which is also incorrect...

or is there a third oppotunity I can't see?

4. Let $f(z) = \frac{1}{\cosh z}$

$\int_{C} f(z) dz = \int_{-R}^{R} f(x) dx + \int_{R}^{R+i \pi} f(z)dz + \int_{R + i \pi}^{-R + i \pi} f(z) dz + \int_{-R + i \pi}^{-R} f(z) dz$

$\cosh(x + i \pi) = -\cosh x$

so $\int_{C} f(z) dz = \int_{-R}^{R} f(x) dx + \int_{R}^{R+i \pi} f(z)dz - \int_{R }^{-R } f(x) dx + \int_{-R + i \pi}^{-R} f(z) dz$

or $\int_{C} f(z) dz = 2 \int_{-R}^{R} f(x) dx + \int_{R}^{R+i \pi} f(z)dz + \int_{-R + i \pi}^{-R} f(z) dz$

$\text{Res} \{f, z_{0}\} = \lim_{z \to z_{0}} \frac{(z-z_{0})}{\cosh z} = \lim_{z \to z_{0}} \frac{1}{\sinh z}$

$\text{Res} \{f, i \frac{\pi}{2}\} = -i$

(The other poles lie above above and below the rectangular contour along the vertical axis.)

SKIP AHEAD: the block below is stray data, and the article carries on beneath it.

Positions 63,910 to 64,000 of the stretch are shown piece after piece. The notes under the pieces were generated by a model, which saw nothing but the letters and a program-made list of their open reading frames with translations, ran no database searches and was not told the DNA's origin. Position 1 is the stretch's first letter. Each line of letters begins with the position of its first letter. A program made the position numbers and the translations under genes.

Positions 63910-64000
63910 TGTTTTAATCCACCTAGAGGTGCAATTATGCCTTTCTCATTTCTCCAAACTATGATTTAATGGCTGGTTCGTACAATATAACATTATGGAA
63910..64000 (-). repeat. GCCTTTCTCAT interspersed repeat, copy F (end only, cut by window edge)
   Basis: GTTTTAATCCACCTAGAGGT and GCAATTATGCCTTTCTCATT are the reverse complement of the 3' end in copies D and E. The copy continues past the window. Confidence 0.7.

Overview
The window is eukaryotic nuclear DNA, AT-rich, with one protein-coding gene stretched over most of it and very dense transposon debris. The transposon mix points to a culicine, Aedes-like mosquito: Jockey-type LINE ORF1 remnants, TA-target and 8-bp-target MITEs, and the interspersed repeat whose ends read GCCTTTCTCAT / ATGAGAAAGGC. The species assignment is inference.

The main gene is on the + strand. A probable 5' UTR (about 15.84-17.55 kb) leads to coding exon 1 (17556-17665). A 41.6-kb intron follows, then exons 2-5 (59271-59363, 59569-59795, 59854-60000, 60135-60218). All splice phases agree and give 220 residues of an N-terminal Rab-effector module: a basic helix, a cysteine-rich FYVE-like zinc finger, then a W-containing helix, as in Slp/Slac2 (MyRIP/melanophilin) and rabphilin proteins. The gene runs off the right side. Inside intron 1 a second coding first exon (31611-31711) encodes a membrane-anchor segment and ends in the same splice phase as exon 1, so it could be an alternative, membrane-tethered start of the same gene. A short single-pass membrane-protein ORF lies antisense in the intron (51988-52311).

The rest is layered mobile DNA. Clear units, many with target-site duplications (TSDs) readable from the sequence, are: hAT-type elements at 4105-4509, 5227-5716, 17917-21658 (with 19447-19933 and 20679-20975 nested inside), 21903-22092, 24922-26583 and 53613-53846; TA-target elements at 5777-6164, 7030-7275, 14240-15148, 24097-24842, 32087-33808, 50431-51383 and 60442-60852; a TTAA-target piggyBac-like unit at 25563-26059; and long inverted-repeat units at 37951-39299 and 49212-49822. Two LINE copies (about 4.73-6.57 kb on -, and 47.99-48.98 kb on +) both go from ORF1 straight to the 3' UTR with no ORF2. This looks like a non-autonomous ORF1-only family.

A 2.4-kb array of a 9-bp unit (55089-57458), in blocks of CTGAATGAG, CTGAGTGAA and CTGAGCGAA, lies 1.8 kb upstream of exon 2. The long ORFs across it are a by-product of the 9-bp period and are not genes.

so $\int_{C} f(z) dz = \int_{-R}^{R} f(x) dx = 2 \pi$

Because $\cosh x$ grows exponentially, the other two integrals evaluate to zero when you let R go to infinity.

so we're left with

$2 \int_{-\infty}^{\infty} f(x) dx = 2 \pi$

$\int_{-\infty}^{\infty} \frac{1}{\cosh x} dx = \pi$

5. May be that an error lies at the point...

$\lim_{z\rightarrow\frac{2k+1}{2}\pi i}\frac{z-\frac{2k+1}{2}\pi i}{\cosh z}=\lim_{z\rightarrow\frac{2k+1}{2}\pi i}\frac{1}{\sinh z}$

... where you have [apparently] applied De l'Hopital's rule to an expression that is well determinate, as you can easily verify remembering the following 'product infinite'...

$\cosh z = \prod_{k=0}^{\infty} [1+i \frac{2z}{(2k+1) \pi}] [1-i \frac{2z}{(2k+1) \pi}]$

Kind regards

$\chi$ $\sigma$

6. Originally Posted by chisigma
May be that an error lies at the point...

$\lim_{z\rightarrow\frac{2k+1}{2}\pi i}\frac{z-\frac{2k+1}{2}\pi i}{\cosh z}=\lim_{z\rightarrow\frac{2k+1}{2}\pi i}\frac{1}{\sinh z}$